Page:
Los Angeles-based Ares Management made two investments this week in companies targeting different ends of the US energy spectrum.
Through two different funds, the asset manager launched a partnership to build oil and gas midstream infrastructure in West Texas while also acquiring a majority stake in a US solar developer. Ares did not disclose transaction prices for either deal.
The firm declined to comment for this story.
A source confirmed to Infrastructure Investor that Ares’ private equity group used the $7.85 billion Ares Corporate Opportunities Fund V to invest in Salt Creek Midstream, a joint venture launched with energy services company ARM Energy Holdings.
Salt Creek will build midstream assets in the oil- and gas-rich Delaware Basin in West Texas, according to a statement. The company has secured 250,000 acres in the region from energy producers to develop cryogenic processing facilities used to cool natural gas to liquid form, as well as gathering pipelines and compression and treatment facilities. Salt Creek is expected to have 260 million cubic feet of processing capacity by the end of this year, the statement said.
As part of the deal, Deutsche Bank provided a $350 million term loan facility to the JV.
Ares has been an active investor in North American midstream and production companies. Its private equity group managed 63 US power and energy assets as at 31 December 2017, according to a year-end earnings document published in February. One of its most recent midstream investments was made last September when Ares backed a 650-mile natural gas pipeline that is in development in the Texas and Gulf Coast region.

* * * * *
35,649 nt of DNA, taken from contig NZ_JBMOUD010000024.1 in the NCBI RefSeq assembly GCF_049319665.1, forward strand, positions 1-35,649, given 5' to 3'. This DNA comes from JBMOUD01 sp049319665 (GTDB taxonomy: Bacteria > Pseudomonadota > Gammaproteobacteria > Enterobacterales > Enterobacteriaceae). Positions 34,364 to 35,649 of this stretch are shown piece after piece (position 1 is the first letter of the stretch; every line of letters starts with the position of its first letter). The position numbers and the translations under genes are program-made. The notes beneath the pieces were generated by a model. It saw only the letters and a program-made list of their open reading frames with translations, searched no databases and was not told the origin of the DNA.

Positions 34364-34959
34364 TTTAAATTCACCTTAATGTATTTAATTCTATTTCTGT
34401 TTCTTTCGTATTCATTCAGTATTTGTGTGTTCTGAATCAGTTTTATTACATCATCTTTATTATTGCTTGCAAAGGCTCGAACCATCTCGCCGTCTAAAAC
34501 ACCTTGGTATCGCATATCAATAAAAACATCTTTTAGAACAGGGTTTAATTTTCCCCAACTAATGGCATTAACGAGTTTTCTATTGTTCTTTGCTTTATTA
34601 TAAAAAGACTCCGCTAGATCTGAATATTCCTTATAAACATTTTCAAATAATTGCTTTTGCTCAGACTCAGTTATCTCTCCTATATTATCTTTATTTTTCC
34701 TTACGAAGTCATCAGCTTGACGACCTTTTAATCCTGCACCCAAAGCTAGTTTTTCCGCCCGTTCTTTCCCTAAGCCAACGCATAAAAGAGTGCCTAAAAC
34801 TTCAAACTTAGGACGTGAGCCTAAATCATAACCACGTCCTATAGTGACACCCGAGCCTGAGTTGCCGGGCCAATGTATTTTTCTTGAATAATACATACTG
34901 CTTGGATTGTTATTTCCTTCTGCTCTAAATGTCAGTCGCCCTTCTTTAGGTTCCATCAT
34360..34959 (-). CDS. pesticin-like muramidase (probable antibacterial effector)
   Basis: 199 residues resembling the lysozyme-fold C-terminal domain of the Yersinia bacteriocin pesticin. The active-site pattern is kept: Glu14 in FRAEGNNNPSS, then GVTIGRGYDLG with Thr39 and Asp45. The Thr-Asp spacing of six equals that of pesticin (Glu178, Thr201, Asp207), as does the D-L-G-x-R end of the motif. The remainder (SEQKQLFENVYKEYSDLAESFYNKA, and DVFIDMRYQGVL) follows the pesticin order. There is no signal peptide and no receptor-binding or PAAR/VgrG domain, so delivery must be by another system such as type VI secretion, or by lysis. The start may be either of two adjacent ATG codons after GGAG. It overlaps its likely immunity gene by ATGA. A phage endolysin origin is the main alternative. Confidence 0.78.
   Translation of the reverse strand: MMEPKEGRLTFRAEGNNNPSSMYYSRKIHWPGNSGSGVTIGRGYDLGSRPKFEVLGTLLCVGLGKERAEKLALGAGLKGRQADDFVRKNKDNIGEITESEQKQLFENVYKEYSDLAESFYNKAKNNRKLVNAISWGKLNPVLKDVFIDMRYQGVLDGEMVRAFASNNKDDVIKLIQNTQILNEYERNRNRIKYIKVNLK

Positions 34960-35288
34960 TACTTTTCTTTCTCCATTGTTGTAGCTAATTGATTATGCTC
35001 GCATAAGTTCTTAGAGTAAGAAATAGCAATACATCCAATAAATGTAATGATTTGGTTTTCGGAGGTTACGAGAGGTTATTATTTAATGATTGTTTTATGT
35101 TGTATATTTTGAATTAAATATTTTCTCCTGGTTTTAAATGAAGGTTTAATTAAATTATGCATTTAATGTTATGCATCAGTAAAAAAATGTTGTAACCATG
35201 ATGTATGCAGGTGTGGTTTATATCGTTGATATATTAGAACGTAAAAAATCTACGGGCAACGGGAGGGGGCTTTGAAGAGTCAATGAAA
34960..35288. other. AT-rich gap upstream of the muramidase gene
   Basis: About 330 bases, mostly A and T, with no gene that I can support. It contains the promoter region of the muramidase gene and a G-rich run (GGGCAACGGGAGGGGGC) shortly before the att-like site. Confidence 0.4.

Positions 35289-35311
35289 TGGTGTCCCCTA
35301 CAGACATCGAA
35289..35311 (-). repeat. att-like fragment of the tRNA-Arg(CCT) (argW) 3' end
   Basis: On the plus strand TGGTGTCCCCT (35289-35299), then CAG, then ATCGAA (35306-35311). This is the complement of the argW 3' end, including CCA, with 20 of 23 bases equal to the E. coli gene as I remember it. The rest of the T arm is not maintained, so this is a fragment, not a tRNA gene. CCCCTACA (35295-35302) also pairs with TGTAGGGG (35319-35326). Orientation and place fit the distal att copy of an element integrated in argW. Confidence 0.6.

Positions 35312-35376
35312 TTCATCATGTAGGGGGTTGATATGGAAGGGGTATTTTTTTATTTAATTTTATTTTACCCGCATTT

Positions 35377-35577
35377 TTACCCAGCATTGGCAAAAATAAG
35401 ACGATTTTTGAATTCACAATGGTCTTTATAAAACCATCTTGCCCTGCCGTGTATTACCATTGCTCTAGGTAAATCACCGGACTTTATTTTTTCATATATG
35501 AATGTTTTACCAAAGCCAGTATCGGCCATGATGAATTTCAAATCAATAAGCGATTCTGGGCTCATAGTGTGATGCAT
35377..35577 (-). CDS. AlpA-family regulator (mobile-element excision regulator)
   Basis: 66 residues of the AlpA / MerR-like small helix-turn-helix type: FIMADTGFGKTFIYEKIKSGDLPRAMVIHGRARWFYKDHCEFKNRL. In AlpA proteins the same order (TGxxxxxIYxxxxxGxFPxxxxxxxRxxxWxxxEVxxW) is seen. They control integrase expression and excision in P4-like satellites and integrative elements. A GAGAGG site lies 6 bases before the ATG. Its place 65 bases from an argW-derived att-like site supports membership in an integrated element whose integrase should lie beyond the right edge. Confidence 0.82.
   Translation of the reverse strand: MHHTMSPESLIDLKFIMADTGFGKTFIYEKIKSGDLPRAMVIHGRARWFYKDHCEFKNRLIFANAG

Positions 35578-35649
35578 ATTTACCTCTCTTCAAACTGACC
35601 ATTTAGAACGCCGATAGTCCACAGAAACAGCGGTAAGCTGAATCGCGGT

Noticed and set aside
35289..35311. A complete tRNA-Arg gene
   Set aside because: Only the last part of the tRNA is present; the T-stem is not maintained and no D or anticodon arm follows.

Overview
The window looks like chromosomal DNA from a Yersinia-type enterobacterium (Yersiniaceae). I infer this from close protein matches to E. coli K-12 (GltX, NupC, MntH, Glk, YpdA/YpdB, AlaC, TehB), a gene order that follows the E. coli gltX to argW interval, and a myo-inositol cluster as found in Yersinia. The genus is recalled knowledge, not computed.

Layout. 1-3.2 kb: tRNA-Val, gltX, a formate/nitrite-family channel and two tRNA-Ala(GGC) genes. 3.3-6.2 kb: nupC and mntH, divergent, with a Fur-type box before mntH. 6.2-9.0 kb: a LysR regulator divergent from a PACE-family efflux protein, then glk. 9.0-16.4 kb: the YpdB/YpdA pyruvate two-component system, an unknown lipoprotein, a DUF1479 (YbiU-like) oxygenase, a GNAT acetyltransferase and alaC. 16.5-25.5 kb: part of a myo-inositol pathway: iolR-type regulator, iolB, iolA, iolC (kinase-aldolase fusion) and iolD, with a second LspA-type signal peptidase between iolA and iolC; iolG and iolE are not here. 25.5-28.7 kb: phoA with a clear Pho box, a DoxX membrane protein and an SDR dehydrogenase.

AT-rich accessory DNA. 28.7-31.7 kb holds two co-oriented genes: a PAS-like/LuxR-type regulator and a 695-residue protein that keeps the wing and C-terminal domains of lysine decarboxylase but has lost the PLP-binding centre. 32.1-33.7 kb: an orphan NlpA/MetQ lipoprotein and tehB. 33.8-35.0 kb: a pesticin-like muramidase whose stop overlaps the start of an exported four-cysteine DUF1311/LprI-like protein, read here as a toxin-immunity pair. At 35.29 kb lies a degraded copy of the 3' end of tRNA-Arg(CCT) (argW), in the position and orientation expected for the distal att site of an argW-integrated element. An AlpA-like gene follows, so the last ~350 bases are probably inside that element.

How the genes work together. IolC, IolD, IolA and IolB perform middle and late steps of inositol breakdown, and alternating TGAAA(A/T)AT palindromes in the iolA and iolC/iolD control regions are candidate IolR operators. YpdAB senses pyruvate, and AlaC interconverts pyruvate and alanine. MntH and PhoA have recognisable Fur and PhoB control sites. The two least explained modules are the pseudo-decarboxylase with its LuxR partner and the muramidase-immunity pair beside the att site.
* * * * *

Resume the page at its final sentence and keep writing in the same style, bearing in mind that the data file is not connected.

In a separate deal, Ares’ power and energy infrastructure group, Ares EIF, acquired a majority stake in US solar developer Conti Solar. The developer’s parent company, The Conti Group, will retain a minority interest.
Conti Solar has developed and operates solar and energy storage projects with capacity totalling more than 500MW throughout the US and “select international markets”, according to a statement.
Conti Solar could not be reached for comment.
Last November, Ares EIF divested four coal-fired power plants after closing its fifth fund on $800 million, short of its $2 billion target, and posting returns in June 2017 showing its fourth EIF fund was not meeting return targets.
The 2017 earnings documents do not provide return information for previous EIF funds, or for Fund V because that vehicle is less than two years old. The documents show EIF V had invested $313 million as at the end of last year.